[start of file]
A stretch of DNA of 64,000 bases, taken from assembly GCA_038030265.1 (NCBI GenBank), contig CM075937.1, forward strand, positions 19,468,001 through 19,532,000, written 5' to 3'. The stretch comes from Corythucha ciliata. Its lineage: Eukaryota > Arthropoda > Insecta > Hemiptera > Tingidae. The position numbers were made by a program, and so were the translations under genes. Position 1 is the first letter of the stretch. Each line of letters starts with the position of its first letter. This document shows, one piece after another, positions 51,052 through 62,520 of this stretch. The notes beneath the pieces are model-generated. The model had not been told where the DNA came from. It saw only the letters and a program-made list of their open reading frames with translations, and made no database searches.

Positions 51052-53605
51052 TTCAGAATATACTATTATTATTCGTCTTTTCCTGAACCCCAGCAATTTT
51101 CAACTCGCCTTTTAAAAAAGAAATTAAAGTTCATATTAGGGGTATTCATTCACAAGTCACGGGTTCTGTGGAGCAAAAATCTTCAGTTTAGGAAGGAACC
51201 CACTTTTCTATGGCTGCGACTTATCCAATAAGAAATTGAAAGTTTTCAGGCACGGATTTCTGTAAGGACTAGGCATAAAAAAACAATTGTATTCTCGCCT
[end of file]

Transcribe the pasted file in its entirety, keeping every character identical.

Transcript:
A stretch of DNA of 64,000 bases, taken from assembly GCA_038030265.1 (NCBI GenBank), contig CM075937.1, forward strand, positions 19,468,001 through 19,532,000, written 5' to 3'. The stretch comes from Corythucha ciliata. Its lineage: Eukaryota > Arthropoda > Insecta > Hemiptera > Tingidae. The position numbers were made by a program, and so were the translations under genes. Position 1 is the first letter of the stretch. Each line of letters starts with the position of its first letter. This document shows, one piece after another, positions 51,052 through 62,520 of this stretch. The notes beneath the pieces are model-generated. The model had not been told where the DNA came from. It saw only the letters and a program-made list of their open reading frames with translations, and made no database searches.

Positions 51052-53605
51052 TTCAGAATATACTATTATTATTCGTCTTTTCCTGAACCCCAGCAATTTT
51101 CAACTCGCCTTTTAAAAAAGAAATTAAAGTTCATATTAGGGGTATTCATTCACAAGTCACGGGTTCTGTGGAGCAAAAATCTTCAGTTTAGGAAGGAACC
51201 CACTTTTCTATGGCTGCGACTTATCCAATAAGAAATTGAAAGTTTTCAGGCACGGATTTCTGTAAGGACTAGGCATAAAAAAACAATTGTATTCTCGCCT